July 31, 2008
Poaching Driving Down African Elephant Populations

Lax enforcement of anti-poaching laws has allowed a resurgence of the poachers.

African elephants are being slaughtered for their ivory at a pace unseen since an international ban on the ivory trade took effect in 1989. But the public outcry that resulted in that ban is absent today, and a University of Washington conservation biologist contends it is because the public seems to be unaware of the giant mammals' plight.

The elephant death rate from poaching throughout Africa is about 8 percent a year based on recent studies, which is actually higher than the 7.4 percent annual death rate that led to the international ivory trade ban nearly 20 years ago, said Samuel Wasser, a UW biology professor.

But the poaching death rate in the late 1980s was based on a population that numbered more than 1 million. Today the total African elephant population is less than 470,000.

"If the trend continues, there won't be any elephants except in fenced areas with a lot of enforcement to protect them," said Wasser.

Poaching got cut down in the last 1980s and could be again.

In 1989, most international ivory trade was banned by the Convention on International Trade in Endangered Species of Wild Fauna and Flora (http://www.cites.org/), which regulates trade in threatened and endangered species. The restrictions banned ivory trade except for ivory from elephants that nations legally culled from their herds or those that died naturally.

At the time the treaty was enacted, poachers were killing an average of 70,000 elephants a year. The ban instigated much stronger enforcement efforts, nearly halting poaching almost immediately. However, that sense of success resulted in waning enforcement. Western aid was withdrawn four years after the ban was enacted and poaching gradually increased to the current alarming rates, Wasser said.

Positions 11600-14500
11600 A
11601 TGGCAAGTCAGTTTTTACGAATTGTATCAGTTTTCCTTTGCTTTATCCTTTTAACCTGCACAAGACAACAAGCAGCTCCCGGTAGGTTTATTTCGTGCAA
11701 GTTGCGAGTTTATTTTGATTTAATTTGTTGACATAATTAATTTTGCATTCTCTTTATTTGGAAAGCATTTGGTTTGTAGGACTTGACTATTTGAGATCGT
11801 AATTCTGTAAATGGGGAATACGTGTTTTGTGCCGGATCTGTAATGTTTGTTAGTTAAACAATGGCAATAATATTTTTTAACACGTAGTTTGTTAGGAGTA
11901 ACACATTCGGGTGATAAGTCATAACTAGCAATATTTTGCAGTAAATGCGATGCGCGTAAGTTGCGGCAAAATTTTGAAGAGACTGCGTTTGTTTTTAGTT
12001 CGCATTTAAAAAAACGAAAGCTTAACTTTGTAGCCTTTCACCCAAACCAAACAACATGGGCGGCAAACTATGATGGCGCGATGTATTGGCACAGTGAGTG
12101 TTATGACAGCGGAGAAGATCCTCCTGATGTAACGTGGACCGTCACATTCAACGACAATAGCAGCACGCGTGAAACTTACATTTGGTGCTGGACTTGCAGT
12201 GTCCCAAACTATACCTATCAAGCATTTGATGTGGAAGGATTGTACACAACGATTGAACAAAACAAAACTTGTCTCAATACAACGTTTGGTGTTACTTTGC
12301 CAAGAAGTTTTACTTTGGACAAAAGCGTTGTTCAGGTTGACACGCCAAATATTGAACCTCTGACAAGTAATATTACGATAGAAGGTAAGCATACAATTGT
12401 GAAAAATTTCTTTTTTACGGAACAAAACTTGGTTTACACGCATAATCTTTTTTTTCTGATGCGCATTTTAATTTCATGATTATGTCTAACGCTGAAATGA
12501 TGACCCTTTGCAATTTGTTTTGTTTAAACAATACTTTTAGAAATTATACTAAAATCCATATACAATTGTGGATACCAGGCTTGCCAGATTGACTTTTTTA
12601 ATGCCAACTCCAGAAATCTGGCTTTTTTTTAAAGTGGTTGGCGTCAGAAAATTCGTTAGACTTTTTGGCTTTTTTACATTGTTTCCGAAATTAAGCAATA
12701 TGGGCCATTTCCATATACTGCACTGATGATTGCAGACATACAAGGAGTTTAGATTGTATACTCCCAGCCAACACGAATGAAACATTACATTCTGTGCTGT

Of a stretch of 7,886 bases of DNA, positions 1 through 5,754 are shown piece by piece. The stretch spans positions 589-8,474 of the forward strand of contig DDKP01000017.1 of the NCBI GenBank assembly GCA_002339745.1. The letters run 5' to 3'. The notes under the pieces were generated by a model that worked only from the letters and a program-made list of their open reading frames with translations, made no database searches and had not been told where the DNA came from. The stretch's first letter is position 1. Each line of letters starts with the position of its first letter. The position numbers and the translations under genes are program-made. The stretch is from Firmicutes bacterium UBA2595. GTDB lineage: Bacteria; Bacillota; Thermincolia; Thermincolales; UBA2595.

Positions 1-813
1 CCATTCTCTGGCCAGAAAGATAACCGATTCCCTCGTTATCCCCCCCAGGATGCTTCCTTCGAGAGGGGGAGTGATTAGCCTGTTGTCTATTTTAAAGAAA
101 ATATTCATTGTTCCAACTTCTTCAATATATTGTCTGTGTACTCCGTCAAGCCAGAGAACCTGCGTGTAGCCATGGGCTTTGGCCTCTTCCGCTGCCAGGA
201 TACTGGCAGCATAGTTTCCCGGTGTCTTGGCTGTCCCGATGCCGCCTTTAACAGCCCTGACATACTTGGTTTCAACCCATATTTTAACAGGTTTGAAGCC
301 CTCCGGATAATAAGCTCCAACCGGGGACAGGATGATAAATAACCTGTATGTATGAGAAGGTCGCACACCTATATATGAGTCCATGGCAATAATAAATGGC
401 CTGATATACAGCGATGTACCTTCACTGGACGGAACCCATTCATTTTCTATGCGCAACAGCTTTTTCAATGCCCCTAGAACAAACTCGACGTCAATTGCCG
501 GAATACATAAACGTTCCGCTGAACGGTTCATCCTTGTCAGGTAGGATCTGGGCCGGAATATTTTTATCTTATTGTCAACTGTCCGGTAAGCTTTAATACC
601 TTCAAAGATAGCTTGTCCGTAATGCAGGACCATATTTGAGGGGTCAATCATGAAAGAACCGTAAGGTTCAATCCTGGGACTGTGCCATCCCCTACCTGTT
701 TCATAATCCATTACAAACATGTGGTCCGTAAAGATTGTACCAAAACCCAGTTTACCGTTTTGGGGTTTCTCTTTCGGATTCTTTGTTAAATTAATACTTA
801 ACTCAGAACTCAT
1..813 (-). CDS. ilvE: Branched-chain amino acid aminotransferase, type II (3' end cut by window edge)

"The situation is worse than ever before and the public is unaware," he said, "It's very serious because elephants are an incredibly important species. They keep habitats open so other species that depend on such ecosystems can use them. Without elephants, there will be major habitat changes, with negative effects on the many species that depend on the lost habitat.

Continued rapid human population growth also poses a big threat to elephants and other wild animals of Africa. We need international agencies to make a serious effort to cut down the fertility rate in Africa. Too many people means more poverty, disease, and habitat loss.

Share |      Randall Parker, 2008 July 31 11:22 PM  Trends Extinction

Dragon Horse said at August 1, 2008 9:21 AM:

which means we should hope for population decline in Europe as we can bring back some of those thick central European forest the Greeks would talk about and the wolves and maybe big cats as well right?

Randall Parker said at August 1, 2008 8:25 PM:

Dragon Horse,

Europe needs to stop letting in immigrants. If it does that then its population will shrink faster. Russia is already shrinking. By contrast the population of Kenya is up by about a factor of 6 since the late 1940s and it is still zooming upward. The environmental devastation is enormous.

James Bowery said at August 2, 2008 8:42 AM:

Habitat protection can be accomplished commercially by letting people bid on a totem species for their surname (tribe), and applying the proceeds of the sale to the purchase of the ecological range of their species. Areas with greater biodiversity will naturally enjoy a greater value per acre. Participation by the scientific community would be necessary to make the naming of a species "official".

I sent this idea to E. O. Wilson 20 years ago since he is among those who a) have authority to name species -- especially new ones, and b) have indicated a serious concern for habitat preservation favoring biodiversity.

This has a number of interesting consequences, including the application of advances in property rights protection technology to natural habitat preservation.

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